“The death penalty is fundamentally undermined by the roll of race. Mr.  Bucks’ case is a perfect example of how race does compromise the administration of the death penalty, both specifically with respect the behavior of the trail prosecutor and systemically with respect to the Harris County District Attorney’s Office reliance on race in making critical death penalty decision.”

Buck’s lawyers included the report as part of an appeal filed Wednesday.  Teddy Wilson, FSRN, Texas.



Budget plan from progressive caucus seeks to repeal fossil fuel subsidies, tax Wall Street

Three different budgets introduced in Congress this week would have drastically different impacts on the nation’s economy and the quality of life for children, the elderly, and low-income residents. The House Republican budget relies on austerity policies that aim to balance the budget in 10 years by drastically slashing spending for education, food assistance and health care, among other programs. The Progressive Caucus Budget takes a different approach, focusing on creating millions of jobs through increasing government spending, while saving money by repealing fossil fuel subsidies and taxing Wall Street. On Capitol Hill, FSRN’s Alice Ollstein has the details.

Role of Pope Francis and Catholic Church during Argentina’s “dirty war” comes under scrutiny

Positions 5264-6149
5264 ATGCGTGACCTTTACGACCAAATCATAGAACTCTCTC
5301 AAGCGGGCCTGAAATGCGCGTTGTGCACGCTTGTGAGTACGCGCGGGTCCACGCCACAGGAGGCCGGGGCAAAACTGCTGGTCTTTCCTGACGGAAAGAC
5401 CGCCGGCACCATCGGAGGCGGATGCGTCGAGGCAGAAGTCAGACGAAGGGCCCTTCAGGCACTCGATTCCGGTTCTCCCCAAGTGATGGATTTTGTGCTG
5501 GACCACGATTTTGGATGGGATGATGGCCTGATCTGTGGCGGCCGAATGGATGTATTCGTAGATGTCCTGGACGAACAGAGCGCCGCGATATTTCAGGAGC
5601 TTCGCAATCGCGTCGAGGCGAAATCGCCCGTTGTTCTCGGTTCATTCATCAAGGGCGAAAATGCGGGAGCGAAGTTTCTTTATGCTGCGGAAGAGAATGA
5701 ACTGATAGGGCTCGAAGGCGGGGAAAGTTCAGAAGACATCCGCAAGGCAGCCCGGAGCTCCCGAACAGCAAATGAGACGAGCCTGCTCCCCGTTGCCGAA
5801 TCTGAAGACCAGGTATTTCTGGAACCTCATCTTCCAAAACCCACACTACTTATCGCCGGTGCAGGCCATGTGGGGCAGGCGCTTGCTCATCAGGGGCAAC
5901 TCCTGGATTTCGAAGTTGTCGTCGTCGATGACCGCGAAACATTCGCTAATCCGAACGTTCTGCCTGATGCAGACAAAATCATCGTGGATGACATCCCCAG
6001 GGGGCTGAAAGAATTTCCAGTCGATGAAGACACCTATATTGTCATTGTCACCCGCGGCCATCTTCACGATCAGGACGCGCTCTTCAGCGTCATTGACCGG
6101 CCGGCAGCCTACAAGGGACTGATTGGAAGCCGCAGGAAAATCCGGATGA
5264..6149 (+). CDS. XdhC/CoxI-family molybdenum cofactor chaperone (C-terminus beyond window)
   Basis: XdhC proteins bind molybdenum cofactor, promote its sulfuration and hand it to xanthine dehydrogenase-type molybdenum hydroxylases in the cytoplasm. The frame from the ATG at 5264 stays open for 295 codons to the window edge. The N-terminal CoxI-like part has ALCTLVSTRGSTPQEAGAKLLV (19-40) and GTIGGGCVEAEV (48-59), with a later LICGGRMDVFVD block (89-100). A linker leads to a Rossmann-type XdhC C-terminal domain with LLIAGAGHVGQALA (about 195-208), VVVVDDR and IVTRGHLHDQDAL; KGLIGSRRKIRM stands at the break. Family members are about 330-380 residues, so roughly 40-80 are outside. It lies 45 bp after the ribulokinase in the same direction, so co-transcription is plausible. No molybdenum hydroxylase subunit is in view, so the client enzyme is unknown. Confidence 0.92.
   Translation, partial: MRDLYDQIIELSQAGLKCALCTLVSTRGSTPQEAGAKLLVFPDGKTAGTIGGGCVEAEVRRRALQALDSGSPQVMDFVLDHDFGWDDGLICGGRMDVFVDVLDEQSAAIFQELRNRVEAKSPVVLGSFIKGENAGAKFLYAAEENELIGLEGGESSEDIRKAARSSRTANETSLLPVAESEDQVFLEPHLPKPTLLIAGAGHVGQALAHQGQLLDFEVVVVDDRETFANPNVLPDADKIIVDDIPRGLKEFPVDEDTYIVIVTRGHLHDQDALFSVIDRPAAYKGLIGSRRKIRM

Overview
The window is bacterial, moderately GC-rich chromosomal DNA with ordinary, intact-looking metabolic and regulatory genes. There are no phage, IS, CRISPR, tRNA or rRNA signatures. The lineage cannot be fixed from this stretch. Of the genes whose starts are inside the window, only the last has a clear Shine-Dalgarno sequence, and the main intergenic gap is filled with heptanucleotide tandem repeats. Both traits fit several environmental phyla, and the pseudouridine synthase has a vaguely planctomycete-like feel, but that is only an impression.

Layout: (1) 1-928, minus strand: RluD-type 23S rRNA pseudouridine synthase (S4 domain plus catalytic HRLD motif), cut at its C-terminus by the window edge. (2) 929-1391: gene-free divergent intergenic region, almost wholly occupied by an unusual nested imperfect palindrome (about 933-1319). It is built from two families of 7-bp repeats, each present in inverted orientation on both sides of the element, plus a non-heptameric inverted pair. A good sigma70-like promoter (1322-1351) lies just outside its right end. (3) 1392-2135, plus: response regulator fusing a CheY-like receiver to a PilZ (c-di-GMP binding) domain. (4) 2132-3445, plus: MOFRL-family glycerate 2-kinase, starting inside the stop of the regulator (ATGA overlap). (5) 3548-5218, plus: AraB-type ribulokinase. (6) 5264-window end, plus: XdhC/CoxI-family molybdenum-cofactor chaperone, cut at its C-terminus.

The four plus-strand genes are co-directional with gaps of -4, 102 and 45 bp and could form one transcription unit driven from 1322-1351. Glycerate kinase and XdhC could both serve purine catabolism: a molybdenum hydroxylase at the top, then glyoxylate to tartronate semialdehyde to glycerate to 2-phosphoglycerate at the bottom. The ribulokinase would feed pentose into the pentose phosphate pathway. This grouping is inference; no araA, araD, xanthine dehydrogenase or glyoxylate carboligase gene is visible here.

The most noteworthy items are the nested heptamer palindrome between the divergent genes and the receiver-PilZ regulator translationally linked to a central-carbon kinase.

Today, at the Vatican, newly-appointed Pope Francis celebrated mass with the College of Cardinals at the Sistine Chapel. Jorge Bergoglio took the name Francis after his appointment Wednesday and will be the first Latin American and the first Jesuit to head the Catholic Church. But some critics have raised concerns about his history in the church and recent stances on social issues. In Buenos Aires, Bergoglio fought against Argentina’s same-sex marriage law and against adoption rights by same sex couples. Some are also raising questions about his role during Argentina’s so-called Dirty War from 1976 to 1983, when a military dictatorship imposed a brutal crackdown on students, leftists and other civilians and some 30,000 people were disappeared. For more, we’re joined by Blase Bonpane, Director of the Office of the Americas, He served as a Maryknoll priest in Guatemala and has written numerous books including Guerrillas of Peace: Liberation Theology and the Central American Revolution.